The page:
The backpack functions exactly as you'd expect a backpack to function: you put stuff in it.  You might be able to carry 500 pounds, but how are you going to carry multiple items?  All it is is a justification for having an inventory.  The only way to increase your carrying capacity is to increase your strength.  Or, get a bag of holding.  But those aren't in the test.

Mess Kit: How you eat cooked food while out in the wilderness or on the road.

Rope: used to assist with climb checks.  Some surfaces can be climbed only with the assistnce of a rope.  Burst most likely refers to escaping from being tied up with the rope.

Tinderbox: You need to start a fire.  You might not be able to use the rock and stick method.  It's always good to carry your own fire.

Torches: Mechanically useful, as most PCs can't see in the dark.  An "action" means in combat, yes.  It takes the same amount of time outside of combat, but there's no point in tracking rounds at that time.

Rations: Sometimes you can't find anything via foraging or hunting.  You have to use rations.  At some point, the game will include rules (whether in a module or in the core) for dealing with starvation and dehydration and how they might interact with certain environmental conditions.  All that is unnecessary for the test right now.  But, at some point, your character will need food.

Water skin: You have to carry your water somehow.  Unless you're a Fremen.

Healer's Kit: "Any number" means from 1 to your maximum hit dice pool.  Basically, one use works for as many hit dice as you spend in that rest.

Thieve's Tools: These are required for picking locks and disarming traps.

Small Steel Mirror: Handy to peer around corners without poking your head out to pose as a target for crossbow bolts, signaling with light flashes, and so on.  The larger mirror would be used when trying to shave in the morning or to help apply makeup. ;)

Lampblack: see the post below mine for a more correct answer than I had.  In addition, since I looked it up, lampblack is probably never bought, which is why it's not on the equipment list.  The rogue probably makes his own when he burns a lantern.

Oil can: How you store and carry oil.  Oil by itself is a fluid.  Also not something I see on the document.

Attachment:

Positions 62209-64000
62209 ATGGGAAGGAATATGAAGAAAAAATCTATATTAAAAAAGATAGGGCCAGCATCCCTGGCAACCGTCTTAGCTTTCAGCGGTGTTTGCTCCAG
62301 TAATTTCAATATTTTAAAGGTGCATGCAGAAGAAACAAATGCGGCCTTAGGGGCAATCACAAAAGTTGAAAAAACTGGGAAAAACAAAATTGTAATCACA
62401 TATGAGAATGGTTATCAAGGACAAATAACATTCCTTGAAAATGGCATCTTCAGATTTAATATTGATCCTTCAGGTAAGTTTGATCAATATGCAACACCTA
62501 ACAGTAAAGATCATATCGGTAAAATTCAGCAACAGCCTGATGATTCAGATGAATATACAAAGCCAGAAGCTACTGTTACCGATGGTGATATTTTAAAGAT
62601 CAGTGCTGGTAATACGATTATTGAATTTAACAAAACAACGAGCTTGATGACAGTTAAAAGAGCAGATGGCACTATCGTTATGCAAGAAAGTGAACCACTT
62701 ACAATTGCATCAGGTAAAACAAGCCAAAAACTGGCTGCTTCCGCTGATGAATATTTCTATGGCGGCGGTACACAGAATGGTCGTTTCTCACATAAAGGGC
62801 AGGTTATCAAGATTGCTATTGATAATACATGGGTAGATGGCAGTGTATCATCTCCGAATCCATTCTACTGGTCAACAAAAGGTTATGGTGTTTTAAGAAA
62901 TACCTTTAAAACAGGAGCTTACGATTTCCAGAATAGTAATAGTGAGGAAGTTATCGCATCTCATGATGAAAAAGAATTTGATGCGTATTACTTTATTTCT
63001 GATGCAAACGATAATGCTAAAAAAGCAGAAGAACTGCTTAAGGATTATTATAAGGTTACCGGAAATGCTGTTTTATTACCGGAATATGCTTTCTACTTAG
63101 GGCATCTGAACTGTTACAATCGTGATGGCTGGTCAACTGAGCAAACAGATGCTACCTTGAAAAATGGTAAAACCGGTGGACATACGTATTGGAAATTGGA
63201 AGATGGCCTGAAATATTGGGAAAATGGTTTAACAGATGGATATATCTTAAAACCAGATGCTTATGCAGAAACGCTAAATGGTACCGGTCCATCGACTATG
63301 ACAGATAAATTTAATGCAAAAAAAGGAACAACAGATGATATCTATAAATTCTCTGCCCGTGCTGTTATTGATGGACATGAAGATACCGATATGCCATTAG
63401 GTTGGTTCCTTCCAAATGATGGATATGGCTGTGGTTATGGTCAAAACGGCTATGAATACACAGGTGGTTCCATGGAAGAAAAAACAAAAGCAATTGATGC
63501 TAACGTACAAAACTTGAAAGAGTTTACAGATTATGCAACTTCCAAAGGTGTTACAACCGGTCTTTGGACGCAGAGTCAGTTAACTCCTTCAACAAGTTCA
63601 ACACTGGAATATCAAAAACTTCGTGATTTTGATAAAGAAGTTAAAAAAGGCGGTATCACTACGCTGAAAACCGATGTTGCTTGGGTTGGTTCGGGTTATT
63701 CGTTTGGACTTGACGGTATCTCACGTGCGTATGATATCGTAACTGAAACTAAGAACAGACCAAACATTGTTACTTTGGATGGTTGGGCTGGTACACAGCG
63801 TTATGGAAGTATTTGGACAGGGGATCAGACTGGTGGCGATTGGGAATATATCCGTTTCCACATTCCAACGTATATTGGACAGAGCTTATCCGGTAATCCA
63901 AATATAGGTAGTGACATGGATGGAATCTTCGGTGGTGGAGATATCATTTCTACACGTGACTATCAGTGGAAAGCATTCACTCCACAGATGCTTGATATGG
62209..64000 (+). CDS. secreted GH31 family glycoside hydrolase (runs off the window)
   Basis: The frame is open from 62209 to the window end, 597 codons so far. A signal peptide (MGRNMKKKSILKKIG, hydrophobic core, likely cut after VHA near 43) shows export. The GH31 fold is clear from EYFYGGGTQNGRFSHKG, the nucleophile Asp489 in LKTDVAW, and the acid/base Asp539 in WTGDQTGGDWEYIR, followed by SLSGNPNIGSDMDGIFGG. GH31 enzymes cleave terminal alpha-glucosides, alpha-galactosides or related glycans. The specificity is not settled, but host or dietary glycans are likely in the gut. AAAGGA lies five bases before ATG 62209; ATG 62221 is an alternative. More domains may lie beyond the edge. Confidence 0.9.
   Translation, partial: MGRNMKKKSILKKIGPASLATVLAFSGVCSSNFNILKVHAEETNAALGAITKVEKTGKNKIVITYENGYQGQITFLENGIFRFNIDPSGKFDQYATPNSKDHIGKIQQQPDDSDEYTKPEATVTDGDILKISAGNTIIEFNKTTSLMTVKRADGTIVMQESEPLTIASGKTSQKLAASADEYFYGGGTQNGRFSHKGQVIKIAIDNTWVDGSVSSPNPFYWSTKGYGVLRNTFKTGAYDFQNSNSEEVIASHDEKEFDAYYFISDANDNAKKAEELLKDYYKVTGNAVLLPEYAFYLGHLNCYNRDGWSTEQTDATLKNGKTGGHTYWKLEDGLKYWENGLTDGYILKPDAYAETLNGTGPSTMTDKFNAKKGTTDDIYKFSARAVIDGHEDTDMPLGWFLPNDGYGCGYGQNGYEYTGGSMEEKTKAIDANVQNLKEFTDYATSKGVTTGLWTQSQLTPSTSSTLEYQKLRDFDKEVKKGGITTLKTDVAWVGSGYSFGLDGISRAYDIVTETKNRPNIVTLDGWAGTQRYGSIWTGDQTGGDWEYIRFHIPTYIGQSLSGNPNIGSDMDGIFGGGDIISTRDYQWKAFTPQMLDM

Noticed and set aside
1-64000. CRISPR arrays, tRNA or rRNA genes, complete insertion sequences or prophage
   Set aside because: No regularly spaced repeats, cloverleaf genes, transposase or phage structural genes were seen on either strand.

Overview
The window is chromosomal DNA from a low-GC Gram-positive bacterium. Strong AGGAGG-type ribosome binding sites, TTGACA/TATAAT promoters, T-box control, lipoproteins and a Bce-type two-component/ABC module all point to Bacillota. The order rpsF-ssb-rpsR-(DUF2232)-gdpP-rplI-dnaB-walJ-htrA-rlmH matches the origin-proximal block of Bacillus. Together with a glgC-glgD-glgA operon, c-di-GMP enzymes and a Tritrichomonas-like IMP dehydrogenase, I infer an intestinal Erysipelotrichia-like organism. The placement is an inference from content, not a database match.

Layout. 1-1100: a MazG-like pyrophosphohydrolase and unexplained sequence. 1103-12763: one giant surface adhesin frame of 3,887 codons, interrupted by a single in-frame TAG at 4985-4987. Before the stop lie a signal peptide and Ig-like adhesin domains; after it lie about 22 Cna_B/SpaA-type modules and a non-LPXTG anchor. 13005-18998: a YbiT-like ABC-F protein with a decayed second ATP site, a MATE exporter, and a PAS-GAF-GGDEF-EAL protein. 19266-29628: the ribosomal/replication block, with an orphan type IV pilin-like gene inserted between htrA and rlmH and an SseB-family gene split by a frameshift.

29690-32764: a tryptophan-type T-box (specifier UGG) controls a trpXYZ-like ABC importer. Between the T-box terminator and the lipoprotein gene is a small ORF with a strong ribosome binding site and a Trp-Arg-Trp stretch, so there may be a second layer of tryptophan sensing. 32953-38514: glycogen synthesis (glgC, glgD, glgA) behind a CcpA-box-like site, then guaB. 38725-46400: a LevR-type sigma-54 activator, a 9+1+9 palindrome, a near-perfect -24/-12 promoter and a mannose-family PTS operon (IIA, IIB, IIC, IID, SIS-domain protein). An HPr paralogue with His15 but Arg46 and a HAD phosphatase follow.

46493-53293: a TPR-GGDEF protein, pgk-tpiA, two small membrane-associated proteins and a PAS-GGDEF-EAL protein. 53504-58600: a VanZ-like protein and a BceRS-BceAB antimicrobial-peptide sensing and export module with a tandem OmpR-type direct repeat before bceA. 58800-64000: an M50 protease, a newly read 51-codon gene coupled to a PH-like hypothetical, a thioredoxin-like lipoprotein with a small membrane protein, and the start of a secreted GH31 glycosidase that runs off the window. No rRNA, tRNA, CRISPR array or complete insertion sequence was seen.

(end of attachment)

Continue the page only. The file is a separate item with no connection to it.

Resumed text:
Mining pick: 1d4 is wielded one-handed, or 1d6 when wielded two-handed.  Or, maybe a pick is a two-handed weapon anyway, and it's 1d6 no matter what.  Not sure how to read that.  I guess if I were DMing, I'd rule the pick to be a two-handed weapon, and you'd do 1d6 damage with it.  A one-handed weapon would be like a broken bottle in a bar fight.

Breeches: you always wear clothing under armor.  As for weight, it's part of your clothing.  This is just a notation that the rogue has a secret pocket to stash stuff in, so that if he's searched, people won't automatically find his lucky pick.

Beltpouch: No real mechanical value.  It's just for roleplaying.  Back in the day, I'd carry stuff like potions and the like in belt pouches.
Hi and welcome to D&D! The packet is hard for new players as a lot of parts seem lifted from earlier editions and assume prior knowledge, the equipment list is one of them.

I think it will help if you read and think about the equipment in a "real-life" and "common sense" way.

-Back pack and belt pouch: these do not increase carrying weight but without them you're assumed to carry everything in your hands. If you don't have a backpack and you find a nice set of silverware or hundreds of silver pices how are you going to bring it home?
-mess kit, rations, waterskin. there are no rules in D&DN for food etc. so you could use it for simple roleplaying purposes. As a DM you could assign consequences for not eating or drinking for days (not regaining hitdie or healing after long rest  for instance) waterskin can be used to transport fluids you find during your adventures.
-tinderbox and torch, no tinderbox and no spells that can make fire means not being able to light a torch quickly. Lighting a torch quickly can be very important if the other only torch is extinguished or if you need fire to defeat a monster.
-rope and bursting; you can use the role to tie up a prisoner (that prisoner can try to burst the rope with a str check.) or help with climbing, lower stuff or people to lower levels etc.

-healers kit, every character has as many hitdice as level (barring the extra from the survivor specialty), when using a healers kit a character can choose to roll one or more of his daily available hitdice for healing. Rolling one or few might mean that you don't regain many hitpoints but you can use the remaining hitdice to heal again at a later time (and expending another healing kit charge). Rolling more or all might result in wasting hitdice because you roll more than you need and don't have hitdice left for a possible other time you want to heal with the use of a healing kit.

-small steel mirror, basically a very smooth polished piece of metal that can be used as a mirror but doesn't have the fragility of glass mirrors. good for looking around corners, signalling by reclecting the sun and it might help against creatures with gaze attacks